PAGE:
Well, that is a fantastic answer. And I have like 50 different directions that go with it. But you know, I capitalism, it but it economies, least, Western economies progress in cycles, right? You get the boom bust cycle. And that’s sort of how capitalism works, right? You have the creative disk, you have good times you get access to new creative destruction, and then hopefully, the better models then then rise from there. societally, we have researchers, demographers that say the same thing I’m not sure if you’re familiar with, you know, Neil house, fourth turning model. But you know, sort of generationally, we see a similar peak and trough and and he basically says, we’re in a fourth turning right now, which is characterized by a lot of volatility and uncertainty, but you come out of that, and you end up having better times. You’re nodding as I’m saying this, okay. So

General Wesley Clark 13:11
there’s a point I missed out on that, I should have said, look, okay. The United States is a much beloved country, not necessarily by government, elites all over the world. You know, everybody has their concerns of the Feds raising interest rates, that hurts my my, my international payments, blah, blah, blah. But ordinary people want, what we have the freedom, the communities, the opportunity to grow. They want that all over the world. That’s why millions of people are struggling to get into the United States across the border, they want security, they want the rule of law, they want opportunity, they want something better for their children. That’s what we have. And so you know, demography aside, the fact that the birth rate for white Americans is going down, yeah, but we’re, we’ve got lots of other people who want to come in here, live in our system and make this work. We’ve got to find a way to win. We’re a nation of immigrants, we’ve always been a nation of immigrants, got to bring these people in in a responsible way. And let them participate, grow and and become part of us, because they make us stronger, and make lives better for our children.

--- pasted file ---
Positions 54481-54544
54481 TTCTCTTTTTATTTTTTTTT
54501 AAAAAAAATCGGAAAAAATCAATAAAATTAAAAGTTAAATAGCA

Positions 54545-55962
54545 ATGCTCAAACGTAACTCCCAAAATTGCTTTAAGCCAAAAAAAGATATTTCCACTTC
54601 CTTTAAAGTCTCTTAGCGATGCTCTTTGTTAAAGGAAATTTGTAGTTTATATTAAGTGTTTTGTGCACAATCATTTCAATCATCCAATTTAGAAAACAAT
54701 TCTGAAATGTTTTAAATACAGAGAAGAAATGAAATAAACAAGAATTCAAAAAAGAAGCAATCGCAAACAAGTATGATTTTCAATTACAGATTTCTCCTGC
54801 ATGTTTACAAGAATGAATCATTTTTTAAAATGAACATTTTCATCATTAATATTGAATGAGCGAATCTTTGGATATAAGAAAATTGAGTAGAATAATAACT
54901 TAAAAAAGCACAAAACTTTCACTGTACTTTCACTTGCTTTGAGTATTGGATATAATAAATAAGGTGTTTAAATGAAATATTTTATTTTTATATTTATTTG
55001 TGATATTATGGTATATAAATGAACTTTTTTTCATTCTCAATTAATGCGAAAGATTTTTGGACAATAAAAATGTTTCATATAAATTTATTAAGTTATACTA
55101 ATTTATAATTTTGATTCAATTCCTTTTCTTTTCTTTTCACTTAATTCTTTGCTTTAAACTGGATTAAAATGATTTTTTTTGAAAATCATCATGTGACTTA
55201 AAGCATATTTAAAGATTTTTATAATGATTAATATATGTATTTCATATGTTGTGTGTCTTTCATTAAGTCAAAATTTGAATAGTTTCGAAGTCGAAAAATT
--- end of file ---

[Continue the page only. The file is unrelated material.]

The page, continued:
Adam Taggart 14:26